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Publication numberUS4187536 A
Publication typeGrant
Application numberUS 05/914,570
Publication dateFeb 5, 1980
Filing dateJun 12, 1978
Priority dateJun 13, 1977
Also published asDE2824647A1, DE2824647C2, DE2858794C2, DE2858795C2
Publication number05914570, 914570, US 4187536 A, US 4187536A, US-A-4187536, US4187536 A, US4187536A
InventorsGeorge A. Govaert, Meinardus A. G. Nijholt, Lammert Rodenburg
Original AssigneeU.S. Philips Corporation
Export CitationBiBTeX, EndNote, RefMan
External Links: USPTO, USPTO Assignment, Espacenet
Device for energizing a D.C. motor, comprising an accumulator battery
US 4187536 A
Abstract
A small lightweight power-supply device a d.c. motor powered either by the a.c. supply voltage or by an accumulator battery which dissipates little power and has a well-defined output characteristic for a wide range of input voltages.
The device comprises a flyback converter, the forward sweep time being a function of the output voltage and the current through the primary winding of the transformer of the flyback converter. The forward sweep time is controlled by a control circuit which is integrated for the greater part. There is provided a starting circuit. A level detector in the control circuit ensures that this circuit is activated only when its supply voltage, which is applied via the secondary winding of the transformer, is sufficiently high.
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Claims(14)
What is claimed is:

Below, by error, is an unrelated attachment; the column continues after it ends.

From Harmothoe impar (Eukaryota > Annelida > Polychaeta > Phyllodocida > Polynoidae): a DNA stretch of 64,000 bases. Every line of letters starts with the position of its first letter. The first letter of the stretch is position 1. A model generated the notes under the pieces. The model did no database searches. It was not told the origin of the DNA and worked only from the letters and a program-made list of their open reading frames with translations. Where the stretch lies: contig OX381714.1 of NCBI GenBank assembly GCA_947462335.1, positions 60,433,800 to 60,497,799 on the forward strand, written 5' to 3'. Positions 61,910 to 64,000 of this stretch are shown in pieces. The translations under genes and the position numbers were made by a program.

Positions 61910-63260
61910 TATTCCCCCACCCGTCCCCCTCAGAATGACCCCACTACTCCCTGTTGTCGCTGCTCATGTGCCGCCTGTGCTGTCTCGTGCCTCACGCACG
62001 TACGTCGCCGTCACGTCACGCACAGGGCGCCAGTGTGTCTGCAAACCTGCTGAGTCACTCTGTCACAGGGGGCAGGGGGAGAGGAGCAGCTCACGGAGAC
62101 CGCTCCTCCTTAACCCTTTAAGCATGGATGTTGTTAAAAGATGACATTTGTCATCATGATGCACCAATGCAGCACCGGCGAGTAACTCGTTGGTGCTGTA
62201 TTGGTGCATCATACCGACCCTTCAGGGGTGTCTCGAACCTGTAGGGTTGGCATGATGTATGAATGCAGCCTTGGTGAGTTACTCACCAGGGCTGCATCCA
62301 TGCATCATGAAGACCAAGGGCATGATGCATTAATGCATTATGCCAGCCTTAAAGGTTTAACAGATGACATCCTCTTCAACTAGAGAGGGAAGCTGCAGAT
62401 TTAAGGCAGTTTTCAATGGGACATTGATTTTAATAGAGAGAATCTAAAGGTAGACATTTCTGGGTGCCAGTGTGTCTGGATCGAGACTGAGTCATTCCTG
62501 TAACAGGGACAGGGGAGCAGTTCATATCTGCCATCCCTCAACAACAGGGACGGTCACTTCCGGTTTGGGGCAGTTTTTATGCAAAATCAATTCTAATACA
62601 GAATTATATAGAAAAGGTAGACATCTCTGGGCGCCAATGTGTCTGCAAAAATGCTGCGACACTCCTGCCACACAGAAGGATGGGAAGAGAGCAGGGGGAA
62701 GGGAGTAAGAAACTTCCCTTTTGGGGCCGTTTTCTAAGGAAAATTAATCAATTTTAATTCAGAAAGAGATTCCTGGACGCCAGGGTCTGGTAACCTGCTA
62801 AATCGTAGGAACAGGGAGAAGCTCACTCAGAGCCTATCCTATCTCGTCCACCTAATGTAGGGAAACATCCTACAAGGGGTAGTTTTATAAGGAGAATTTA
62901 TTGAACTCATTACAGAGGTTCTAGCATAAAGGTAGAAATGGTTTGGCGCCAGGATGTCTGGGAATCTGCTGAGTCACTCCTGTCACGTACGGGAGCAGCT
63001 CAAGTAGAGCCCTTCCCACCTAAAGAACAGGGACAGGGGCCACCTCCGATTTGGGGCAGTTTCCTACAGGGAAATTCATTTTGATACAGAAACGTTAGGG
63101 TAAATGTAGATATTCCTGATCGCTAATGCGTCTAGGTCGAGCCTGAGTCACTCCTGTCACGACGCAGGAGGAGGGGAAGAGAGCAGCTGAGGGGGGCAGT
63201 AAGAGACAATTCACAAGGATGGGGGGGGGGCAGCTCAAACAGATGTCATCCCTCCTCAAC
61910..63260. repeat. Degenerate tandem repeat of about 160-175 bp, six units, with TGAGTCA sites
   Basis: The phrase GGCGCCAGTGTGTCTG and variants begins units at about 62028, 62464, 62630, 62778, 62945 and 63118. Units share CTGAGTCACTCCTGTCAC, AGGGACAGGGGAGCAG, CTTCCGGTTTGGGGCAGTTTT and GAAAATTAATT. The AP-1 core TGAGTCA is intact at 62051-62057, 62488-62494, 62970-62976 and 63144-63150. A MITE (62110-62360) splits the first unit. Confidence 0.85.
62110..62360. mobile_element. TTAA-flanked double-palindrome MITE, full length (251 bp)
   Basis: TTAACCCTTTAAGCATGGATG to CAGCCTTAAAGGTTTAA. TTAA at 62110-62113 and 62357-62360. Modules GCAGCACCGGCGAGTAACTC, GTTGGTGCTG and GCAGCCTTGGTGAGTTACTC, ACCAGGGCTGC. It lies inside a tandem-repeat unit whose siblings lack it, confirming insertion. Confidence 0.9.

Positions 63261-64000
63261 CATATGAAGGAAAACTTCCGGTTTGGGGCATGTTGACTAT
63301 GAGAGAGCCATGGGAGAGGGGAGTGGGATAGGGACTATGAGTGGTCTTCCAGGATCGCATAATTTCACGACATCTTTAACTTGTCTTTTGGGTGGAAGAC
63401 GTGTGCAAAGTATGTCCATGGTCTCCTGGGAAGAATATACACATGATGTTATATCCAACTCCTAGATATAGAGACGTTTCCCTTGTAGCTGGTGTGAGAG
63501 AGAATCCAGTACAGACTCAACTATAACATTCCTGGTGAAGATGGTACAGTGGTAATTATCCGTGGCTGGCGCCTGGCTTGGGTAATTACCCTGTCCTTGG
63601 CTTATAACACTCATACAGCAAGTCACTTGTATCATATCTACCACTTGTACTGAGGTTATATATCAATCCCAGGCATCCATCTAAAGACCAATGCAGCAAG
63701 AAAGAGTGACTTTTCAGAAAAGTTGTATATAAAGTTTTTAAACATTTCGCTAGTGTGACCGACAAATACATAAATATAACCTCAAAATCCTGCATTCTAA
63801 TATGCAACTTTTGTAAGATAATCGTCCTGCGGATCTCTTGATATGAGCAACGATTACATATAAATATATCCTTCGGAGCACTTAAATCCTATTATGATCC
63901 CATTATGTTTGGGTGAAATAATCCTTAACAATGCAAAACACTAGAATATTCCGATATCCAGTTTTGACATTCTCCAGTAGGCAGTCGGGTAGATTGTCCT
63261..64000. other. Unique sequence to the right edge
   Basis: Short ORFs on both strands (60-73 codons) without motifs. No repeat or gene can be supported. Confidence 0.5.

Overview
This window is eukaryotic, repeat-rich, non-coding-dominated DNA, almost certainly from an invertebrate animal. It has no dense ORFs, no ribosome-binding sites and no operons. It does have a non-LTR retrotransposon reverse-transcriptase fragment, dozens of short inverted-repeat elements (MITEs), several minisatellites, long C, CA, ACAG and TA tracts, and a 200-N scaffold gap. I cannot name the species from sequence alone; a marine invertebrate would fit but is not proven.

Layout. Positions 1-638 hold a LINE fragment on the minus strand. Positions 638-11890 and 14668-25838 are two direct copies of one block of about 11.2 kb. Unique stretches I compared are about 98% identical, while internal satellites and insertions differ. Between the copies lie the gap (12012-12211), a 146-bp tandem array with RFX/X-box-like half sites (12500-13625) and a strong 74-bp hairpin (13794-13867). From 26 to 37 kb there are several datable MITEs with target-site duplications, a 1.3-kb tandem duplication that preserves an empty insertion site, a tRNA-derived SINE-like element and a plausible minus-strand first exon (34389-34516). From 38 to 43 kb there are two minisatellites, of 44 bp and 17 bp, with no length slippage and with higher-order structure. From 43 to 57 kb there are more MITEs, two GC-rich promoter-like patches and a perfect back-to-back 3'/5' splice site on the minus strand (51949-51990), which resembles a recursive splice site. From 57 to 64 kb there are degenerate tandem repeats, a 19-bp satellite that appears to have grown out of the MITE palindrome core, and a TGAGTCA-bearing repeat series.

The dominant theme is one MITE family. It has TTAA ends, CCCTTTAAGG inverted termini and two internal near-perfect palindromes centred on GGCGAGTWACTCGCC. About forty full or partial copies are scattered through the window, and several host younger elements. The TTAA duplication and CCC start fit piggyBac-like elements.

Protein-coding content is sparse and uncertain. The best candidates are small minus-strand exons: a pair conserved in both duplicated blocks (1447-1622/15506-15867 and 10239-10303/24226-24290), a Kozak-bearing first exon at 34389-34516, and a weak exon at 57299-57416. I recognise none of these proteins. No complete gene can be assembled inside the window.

1. A device for energizing a d.c. motor comprising a flyback converter having an output circuit to which the motor may be connected, the flyback converter comprising a control circuit, which for the greater part is designed as an integrated circuit, for generating control pulses having a fixed frequency of the order of tens of kHz and with a controlled pulse duration for controlling a switching element which is connected in series with a primary winding of a transformer in the flyback converter, the control circuit including means for controlling the pulse duration of the control pulses depending on the output voltage and the current through the primary winding of the transformer, a rechargeable accumulator battery connected in series with a secondary winding of said transformer, switching means for connecting the motor in parallel with the accumulator battery, a power-supply capacitor for energizing the control-circuit, said power-supply capacitor being charged from the secondary winding of the transformer, the control circuit further comprising a voltage-level detector which keeps the control circuit in the active state when the voltage across the power-supply capacitor exceeds a specific threshold voltage, a starting circuit including a starting capacitor for supplying, in the case of an inactive control circuit, a control current for the switching element provided that the voltage across the starting capacitor and the instantaneous input voltage exceed a specific level, and wherein the pulse duration controlling means includes a detection circuit for detecting the current through the primary winding of the transformer and also the instantaneous value of the input voltage so that the pulse duration of the control pulses is also determined by the instantaneous value of the input voltage.